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Tacit Collusion under Fairness and Reciprocity

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Author Info

  • Doruk Iris
  • Luís Santos-Pinto

Abstract

This paper explores the implications of fairness and reciprocity in dynamic market games. A reciprocal player responds to kind behavior of rivals with unkind actions (destructive reciprocity), while at the same time, it responds to kind behavior of rivals with kind actions (constructive reciprocity). The paper shows that for general perceptions of fairness, reciprocity facilitates collusion in dynamic market games. The paper also shows that this is a robust result. It holds when players' choices are strategic complements and strategic substitutes. It also holds under grim trigger punishments and optimal punishments.

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File URL: http://www.hec.unil.ch/deep/textes/09.03.pdf
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Bibliographic Info

Paper provided by Université de Lausanne, Faculté des HEC, DEEP in its series Cahiers de Recherches Economiques du Département d'Econométrie et d'Economie politique (DEEP) with number 09.03.

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Length: 23 pages
Date of creation: Oct 2008
Date of revision:
Handle: RePEc:lau:crdeep:09.03

Contact details of provider:
Postal: Université de Lausanne, Faculté des HEC, DEEP, Internef, CH-1015 Lausanne
Phone: ++41 21 692.33.64
Fax: ++41 21 692.33.05
Email:
Web page: http://www.hec.unil.ch/deep/publications/cahiers/series
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Related research

Keywords: fairness; reciprocity; collusion; repeated games;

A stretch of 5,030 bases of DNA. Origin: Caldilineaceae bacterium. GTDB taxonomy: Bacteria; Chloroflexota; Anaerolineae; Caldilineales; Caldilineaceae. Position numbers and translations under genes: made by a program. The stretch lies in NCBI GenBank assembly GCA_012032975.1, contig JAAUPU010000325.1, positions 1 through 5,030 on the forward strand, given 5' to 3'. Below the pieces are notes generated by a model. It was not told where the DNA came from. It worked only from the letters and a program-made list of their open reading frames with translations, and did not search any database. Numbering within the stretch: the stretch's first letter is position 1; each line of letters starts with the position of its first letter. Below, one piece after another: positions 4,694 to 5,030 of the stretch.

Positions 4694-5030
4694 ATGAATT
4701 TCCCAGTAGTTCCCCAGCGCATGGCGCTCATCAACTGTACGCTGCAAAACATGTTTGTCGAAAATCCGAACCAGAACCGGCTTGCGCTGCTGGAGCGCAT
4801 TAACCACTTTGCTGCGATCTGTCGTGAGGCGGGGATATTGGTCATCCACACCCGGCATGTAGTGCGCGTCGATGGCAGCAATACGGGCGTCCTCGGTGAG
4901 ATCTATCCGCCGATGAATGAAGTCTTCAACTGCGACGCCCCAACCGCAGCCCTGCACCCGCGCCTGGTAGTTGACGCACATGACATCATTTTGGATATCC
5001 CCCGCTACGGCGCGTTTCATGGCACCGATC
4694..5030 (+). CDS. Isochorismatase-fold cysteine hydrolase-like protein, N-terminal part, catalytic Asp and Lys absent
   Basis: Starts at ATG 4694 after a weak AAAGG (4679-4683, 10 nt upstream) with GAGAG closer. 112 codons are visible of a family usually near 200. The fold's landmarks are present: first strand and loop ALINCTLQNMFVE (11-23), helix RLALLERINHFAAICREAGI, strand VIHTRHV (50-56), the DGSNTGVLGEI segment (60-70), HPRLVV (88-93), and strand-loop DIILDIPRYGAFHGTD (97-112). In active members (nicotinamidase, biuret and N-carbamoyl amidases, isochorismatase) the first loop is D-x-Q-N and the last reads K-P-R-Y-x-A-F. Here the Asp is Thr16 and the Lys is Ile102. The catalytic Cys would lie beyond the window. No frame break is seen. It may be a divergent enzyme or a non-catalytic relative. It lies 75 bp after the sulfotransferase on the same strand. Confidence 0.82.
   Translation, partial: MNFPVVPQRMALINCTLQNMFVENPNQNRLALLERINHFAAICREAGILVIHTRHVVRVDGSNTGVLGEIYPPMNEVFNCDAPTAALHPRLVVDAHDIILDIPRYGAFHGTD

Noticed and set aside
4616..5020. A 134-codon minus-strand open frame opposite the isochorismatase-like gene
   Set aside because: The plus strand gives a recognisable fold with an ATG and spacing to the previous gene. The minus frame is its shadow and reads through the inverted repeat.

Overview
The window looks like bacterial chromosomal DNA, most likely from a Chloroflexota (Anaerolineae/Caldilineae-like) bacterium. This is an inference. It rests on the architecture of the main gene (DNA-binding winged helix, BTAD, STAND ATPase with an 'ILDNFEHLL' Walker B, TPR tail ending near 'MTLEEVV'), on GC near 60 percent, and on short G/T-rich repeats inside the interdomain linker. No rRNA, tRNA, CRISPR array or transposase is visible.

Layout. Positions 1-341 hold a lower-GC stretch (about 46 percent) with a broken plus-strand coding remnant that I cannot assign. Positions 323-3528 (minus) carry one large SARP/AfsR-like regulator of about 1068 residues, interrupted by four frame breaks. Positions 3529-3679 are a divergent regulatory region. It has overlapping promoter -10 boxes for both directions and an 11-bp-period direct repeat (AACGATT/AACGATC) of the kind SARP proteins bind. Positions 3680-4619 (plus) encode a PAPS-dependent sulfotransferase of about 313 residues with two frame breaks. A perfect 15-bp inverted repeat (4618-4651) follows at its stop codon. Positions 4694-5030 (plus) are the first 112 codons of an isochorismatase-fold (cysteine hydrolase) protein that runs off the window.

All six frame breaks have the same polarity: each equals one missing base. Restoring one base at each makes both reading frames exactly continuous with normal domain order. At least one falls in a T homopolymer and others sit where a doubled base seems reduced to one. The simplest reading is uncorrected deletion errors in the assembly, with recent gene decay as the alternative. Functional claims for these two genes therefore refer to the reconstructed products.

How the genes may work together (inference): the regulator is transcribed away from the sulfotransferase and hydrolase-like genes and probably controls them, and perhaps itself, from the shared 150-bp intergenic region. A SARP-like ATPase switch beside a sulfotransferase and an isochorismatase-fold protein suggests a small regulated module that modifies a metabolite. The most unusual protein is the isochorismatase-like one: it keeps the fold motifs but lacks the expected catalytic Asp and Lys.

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References

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  1. Christoph Engel, 2006. "How Much Collusion. A Meta-Analysis On Oligopoly Experiments," Working Paper Series of the Max Planck Institute for Research on Collective Goods 2006_27, Max Planck Institute for Research on Collective Goods.
  2. Friedman, James W, 1971. "A Non-cooperative Equilibrium for Supergames," Review of Economic Studies, Wiley Blackwell, vol. 38(113), pages 1-12, January.
  3. Malueg, D.A., 1990. "Collusive Behavior And Partial Ownership Of Rivals," Papers 90-9, U.S. Department of Justice - Antitrust Division.
  4. Santos-Pinto, Luís, 2006. "Reciprocity, inequity-aversion, and oligopolistic competition," MPRA Paper 3143, University Library of Munich, Germany, revised 14 Apr 2007.
  5. Rabin, Matthew, 1997. "Fairness in Repeated Games," Department of Economics, Working Paper Series qt0nz5b4mb, Department of Economics, Institute for Business and Economic Research, UC Berkeley.
  6. Uzi Segal & Joel Sobel, 1999. "Tit for Tat: Foundations of Preferences for Reciprocity in Strategic Settings," UWO Department of Economics Working Papers 9905, University of Western Ontario, Department of Economics.
  7. Fehr, Ernst & Schmidt, Klaus M., 1998. "A Theory of Fairness, Competition and Cooperation," CEPR Discussion Papers 1812, C.E.P.R. Discussion Papers.
  8. Milgrom, Paul & Roberts, John, 1990. "Rationalizability, Learning, and Equilibrium in Games with Strategic Complementarities," Econometrica, Econometric Society, vol. 58(6), pages 1255-77, November.